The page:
A Toronto Bird That Attacks People Has Its Own TikTok & It’s Wild

Dive Bomber Dave is a social media star.
Dive Bomber Dave, Toronto's Aggressive Red-Winged Blackbird, Now Has A TikTok Account

It almost looks like Toronto's filming it's very own sequel to Alfred Hitchcock's The Birds. A red-winged blackbird in Toronto is dive-bombing unsuspecting residents on a regular basis and it now has its own TikTok account. Dive Bomber Dave is truly a public menace.

Toronto having problems with red-winged blackbirds is not new.

Back in 2018, the city was even having to put up signs to warn residents that one of the birds was strongly defending its nest.

And a year ago, in June 2019, reports resurfaced of a particularly aggressive red-winged blackbird attacking Torontonians from above in Liberty Village.

It seems the problem hasn't gone away. In fact, it's now going viral.

This week, a TikTok account named DiveBomberDave has sprung up, to rave reviews from the public.

The account posts videos, apparently all filmed from the same high vantage point, of "Dave" the red-winged blackbird taking out his frustrations on unsuspecting walkers.

At the time of writing, the account has 23 videos all posted within the last day or two.

The first video, uploaded earlier this week has over 650,000 views already.

The clips all have plenty of things in common. An angry divebombing bird, a totally confused Torontonian, and a slightly sheepish look around before the person continues walking.

With its mixture of violence, jaunty music, nature, and scared humans, commenters on the various videos are already describing DiveBomberDave as the greatest TikTok account of all.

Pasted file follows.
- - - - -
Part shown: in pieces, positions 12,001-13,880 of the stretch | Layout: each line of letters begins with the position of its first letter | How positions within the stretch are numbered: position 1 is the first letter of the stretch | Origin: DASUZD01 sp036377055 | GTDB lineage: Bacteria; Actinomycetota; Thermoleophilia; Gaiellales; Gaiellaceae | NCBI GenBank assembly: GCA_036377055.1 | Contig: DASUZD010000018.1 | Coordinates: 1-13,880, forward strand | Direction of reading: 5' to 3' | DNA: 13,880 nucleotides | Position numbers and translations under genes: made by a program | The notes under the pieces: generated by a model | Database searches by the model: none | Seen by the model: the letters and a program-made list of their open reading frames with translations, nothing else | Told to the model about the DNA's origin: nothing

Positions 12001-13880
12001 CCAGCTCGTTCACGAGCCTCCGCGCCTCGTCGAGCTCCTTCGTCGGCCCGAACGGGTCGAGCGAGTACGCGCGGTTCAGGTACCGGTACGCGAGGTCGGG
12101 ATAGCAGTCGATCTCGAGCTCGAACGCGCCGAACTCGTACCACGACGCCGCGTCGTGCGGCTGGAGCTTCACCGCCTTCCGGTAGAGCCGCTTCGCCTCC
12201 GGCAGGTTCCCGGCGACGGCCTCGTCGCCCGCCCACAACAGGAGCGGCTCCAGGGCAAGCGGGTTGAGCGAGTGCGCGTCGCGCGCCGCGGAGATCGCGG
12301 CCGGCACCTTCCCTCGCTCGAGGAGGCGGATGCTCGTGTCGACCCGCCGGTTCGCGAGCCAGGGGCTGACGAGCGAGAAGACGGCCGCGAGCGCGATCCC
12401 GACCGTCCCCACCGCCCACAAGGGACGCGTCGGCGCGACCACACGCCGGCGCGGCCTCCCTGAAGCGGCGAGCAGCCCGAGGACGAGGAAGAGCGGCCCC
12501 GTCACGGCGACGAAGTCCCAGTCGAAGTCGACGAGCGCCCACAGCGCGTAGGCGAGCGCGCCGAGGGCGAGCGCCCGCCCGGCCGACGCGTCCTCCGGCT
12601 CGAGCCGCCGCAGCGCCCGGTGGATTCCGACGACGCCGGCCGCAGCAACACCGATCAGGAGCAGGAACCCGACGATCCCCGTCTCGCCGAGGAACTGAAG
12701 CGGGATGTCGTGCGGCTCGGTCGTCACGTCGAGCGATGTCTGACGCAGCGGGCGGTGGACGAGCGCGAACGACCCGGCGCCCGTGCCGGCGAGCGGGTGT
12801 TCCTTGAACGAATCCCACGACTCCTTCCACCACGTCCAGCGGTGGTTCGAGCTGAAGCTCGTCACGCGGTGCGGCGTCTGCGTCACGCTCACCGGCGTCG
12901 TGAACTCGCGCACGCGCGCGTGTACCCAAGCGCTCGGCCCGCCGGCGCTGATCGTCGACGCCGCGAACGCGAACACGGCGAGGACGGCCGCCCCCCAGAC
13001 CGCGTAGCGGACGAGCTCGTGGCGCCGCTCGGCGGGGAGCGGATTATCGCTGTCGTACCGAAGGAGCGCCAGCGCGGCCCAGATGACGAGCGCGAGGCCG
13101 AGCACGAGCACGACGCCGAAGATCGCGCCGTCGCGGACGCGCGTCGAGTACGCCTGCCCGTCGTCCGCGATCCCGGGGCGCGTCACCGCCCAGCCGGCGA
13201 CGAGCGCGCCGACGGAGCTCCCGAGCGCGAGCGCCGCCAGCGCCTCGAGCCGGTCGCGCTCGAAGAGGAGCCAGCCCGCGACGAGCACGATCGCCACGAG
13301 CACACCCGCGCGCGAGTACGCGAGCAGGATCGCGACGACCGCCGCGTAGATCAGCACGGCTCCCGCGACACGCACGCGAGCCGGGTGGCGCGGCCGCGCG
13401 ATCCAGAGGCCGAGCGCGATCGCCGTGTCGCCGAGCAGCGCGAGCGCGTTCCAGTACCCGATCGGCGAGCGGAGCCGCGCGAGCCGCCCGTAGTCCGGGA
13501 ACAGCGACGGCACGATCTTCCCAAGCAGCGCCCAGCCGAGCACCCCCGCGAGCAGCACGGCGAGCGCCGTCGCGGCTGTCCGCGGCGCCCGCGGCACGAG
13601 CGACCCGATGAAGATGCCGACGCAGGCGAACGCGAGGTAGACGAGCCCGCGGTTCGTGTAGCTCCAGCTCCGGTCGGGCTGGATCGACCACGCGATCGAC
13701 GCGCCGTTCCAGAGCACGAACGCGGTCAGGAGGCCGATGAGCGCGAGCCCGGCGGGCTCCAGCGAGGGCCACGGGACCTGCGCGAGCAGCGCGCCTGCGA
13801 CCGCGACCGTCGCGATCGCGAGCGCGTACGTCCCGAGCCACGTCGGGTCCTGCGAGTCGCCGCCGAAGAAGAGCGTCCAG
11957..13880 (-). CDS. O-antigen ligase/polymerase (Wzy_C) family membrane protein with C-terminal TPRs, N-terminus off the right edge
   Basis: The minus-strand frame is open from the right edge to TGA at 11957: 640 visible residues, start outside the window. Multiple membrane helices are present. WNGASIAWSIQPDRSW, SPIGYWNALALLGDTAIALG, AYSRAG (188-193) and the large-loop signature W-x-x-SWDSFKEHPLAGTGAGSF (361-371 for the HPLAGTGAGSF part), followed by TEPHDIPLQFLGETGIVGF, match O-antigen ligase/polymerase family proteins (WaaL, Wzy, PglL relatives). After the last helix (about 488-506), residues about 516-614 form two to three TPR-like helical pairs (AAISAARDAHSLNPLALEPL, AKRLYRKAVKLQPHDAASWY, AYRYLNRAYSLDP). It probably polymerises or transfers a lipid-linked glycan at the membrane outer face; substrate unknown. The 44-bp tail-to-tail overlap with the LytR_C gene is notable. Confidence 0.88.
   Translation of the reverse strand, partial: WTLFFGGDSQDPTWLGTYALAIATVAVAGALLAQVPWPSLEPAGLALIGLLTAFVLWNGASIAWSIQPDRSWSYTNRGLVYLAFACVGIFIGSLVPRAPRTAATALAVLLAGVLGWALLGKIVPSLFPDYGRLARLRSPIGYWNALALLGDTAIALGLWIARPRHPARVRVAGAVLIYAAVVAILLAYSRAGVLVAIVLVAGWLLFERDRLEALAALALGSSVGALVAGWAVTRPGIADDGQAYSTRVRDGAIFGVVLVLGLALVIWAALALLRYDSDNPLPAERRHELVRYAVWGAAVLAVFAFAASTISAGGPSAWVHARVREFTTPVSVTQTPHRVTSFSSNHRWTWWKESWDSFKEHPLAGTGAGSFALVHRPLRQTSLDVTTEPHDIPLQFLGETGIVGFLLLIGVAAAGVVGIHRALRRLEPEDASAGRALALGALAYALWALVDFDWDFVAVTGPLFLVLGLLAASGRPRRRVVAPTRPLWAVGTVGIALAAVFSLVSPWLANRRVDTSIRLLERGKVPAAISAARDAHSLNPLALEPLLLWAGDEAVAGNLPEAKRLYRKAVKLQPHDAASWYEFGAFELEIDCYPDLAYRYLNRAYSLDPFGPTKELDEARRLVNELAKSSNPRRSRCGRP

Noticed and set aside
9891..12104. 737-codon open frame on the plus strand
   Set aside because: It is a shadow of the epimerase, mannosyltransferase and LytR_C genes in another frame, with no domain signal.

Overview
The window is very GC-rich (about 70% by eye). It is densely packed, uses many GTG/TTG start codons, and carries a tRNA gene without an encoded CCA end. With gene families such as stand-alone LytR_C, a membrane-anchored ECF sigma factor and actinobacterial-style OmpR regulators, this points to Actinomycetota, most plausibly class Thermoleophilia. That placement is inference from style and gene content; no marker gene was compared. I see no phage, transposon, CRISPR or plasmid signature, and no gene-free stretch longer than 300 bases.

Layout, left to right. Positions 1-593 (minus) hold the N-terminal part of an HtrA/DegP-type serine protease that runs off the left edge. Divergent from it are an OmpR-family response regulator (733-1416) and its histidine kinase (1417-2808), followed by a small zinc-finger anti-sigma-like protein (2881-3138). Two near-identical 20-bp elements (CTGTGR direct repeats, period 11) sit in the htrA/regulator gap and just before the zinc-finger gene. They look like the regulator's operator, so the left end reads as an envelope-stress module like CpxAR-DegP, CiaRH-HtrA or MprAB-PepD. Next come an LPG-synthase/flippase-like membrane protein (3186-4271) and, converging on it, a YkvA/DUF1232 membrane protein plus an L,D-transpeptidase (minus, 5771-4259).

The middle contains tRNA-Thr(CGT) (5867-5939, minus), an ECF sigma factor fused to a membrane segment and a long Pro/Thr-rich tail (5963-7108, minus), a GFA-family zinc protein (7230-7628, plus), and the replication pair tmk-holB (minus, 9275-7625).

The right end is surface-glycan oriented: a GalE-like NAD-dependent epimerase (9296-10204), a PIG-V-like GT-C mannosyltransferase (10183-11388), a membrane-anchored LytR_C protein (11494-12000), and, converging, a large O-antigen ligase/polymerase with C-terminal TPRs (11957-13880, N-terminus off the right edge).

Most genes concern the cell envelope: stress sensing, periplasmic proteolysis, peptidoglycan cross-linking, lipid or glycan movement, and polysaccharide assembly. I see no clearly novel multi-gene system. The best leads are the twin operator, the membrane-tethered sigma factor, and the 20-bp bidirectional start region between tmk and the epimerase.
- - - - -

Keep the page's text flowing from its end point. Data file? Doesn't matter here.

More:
And who are we to argue?

"Truly this is the best thing I’ve ever found and I love you so much for this content," reads one approving comment on the most recently posted video.

"OMG, I’m crying laughing watching these. Thank you for documenting Dave’s adventures," added a third.

An ornithologist with the Royal Ontario Museum told CP24 last year that the bird is almost certainly protecting its nest.

"If you get too close, then he will swoop down and he may flutter by your head and occasionally he may hit you by mistake and maybe even on purpose but the real goal is to just get people to move away,” Mark Peck said in June 2019.

For what it's worth, Peck described a red-winged blackbird as weighing about the same as a tennis ball with feathers, and suggests it shouldn't hurt too much to be divebombed by him.

Even so, you'd probably want to avoid it if possible.

Keep your head up, Toronto!

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